Decreasing temperatures defied the predictions of some scientific computer climate models, but scientists gained a key insight as to why in 2008: The ozone hole is masking the effects of global warming over Antarctica. While the 1987 Montreal Protocol ushered in international bans on ozone-depleting chemicals, the ozone hole will persist for decades, but gradually decrease in size over time. In another sign of the system's complexity, scientists said in December that the ozone hole may decrease the Southern Ocean's ability to absorb carbon dioxide. The Southern Ocean now absorbs as much as 40% of the greenhouse gas emitted annually. Carbon dioxide not only warms the atmosphere, but makes oceans more acidic -- a major threat to marine life.
As glaciers melt in Antarctica, they are releasing other long-banned toxic chemicals that accumulated there, including the pesticide DDT, which was found in Adélie penguins. It's one way that global warming poses a threat to wildlife, but other threats are much more direct.
Icons of Antarctica
While the polar bear is the icon of global warming in the Arctic, the penguin is the icon in Antarctica, in part thanks to the 2005 March of the Penguins, which chronicled the long and strange migration of the Emperor penguin. (In 2008, Werner Herzog's Encounters at the End of the World considered the long, strange migrations of humans living and working in Antarctica.) In December, the Bush Administration listed seven species of penguins as endangered, but neither of the Antarctic species suggested, the Macaroni and Emperor penguins.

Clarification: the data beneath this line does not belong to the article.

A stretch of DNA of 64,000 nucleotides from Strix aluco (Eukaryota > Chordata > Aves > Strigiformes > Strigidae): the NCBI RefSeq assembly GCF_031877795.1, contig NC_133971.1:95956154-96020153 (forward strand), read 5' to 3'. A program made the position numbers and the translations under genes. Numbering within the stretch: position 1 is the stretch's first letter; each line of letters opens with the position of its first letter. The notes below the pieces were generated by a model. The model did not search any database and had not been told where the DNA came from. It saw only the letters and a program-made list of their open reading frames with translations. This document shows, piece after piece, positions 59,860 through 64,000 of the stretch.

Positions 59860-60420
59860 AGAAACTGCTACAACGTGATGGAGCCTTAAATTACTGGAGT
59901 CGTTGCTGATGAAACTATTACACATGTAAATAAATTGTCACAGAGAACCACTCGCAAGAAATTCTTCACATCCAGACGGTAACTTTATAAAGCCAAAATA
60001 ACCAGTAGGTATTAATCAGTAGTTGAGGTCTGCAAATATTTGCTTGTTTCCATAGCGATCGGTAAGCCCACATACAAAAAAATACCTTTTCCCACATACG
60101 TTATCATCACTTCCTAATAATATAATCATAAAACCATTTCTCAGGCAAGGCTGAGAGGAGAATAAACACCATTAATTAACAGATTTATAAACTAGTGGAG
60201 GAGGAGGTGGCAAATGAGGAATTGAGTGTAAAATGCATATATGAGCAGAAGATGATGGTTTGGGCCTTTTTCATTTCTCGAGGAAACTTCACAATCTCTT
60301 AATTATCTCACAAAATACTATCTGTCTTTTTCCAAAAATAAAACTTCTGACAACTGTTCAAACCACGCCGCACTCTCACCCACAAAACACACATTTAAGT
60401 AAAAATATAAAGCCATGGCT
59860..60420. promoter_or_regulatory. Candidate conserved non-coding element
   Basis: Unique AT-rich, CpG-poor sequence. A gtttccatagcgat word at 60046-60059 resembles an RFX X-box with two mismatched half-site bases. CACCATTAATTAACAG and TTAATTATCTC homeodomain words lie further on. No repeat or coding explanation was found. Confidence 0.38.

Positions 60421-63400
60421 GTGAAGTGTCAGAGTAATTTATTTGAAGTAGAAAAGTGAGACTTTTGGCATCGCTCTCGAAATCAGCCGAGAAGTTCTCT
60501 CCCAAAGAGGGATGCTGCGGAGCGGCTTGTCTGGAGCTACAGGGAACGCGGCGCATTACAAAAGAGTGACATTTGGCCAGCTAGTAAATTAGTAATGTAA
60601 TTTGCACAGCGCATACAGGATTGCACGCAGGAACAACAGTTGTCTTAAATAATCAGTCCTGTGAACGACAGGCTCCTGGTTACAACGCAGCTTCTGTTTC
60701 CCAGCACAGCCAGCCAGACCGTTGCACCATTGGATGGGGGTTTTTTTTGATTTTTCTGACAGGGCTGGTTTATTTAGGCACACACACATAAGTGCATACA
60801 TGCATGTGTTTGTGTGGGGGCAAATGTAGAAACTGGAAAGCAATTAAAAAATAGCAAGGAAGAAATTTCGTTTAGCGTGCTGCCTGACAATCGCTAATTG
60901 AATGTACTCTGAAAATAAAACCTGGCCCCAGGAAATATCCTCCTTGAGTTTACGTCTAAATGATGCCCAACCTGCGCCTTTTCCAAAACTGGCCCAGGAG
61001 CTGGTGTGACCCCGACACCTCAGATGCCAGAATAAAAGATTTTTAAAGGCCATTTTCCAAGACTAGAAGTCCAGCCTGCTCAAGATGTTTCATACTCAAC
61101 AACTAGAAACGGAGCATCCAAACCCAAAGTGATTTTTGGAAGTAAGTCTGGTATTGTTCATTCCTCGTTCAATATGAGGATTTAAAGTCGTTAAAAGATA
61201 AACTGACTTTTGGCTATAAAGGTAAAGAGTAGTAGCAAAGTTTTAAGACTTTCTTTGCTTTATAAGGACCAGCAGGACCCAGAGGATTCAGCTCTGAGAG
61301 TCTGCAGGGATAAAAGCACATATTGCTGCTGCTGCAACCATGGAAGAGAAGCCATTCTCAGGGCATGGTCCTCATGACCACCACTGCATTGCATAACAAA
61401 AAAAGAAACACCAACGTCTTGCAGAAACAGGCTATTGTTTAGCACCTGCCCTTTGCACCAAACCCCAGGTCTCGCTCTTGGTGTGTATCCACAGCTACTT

A Frayed Antarctic Ecosystem
Less charismatic than penguins, a more fundamental Antarctic species at risk is krill. The tiny, shrimplike animals are threatened not only by ecosystem changes wrought by global warming, but by new fishing forays by international fleets feeding the market for fish oil supplements and fish food. Like icebergs, there's much more to krill than seems readily apparent. Krill represent a vital place in the region's ecosystem. As the British Antarctic Survey puts it: "The Southern Ocean food web is relatively simple, with a single species, krill, being the major item in the diet of many of the predators: fish, squid, penguins, seals and whales." (Whales swimming in Antarctic waters continued to be the source of controversy, as Greenpeace and the Sea Shepherd sought to disrupt Japanese whalers.)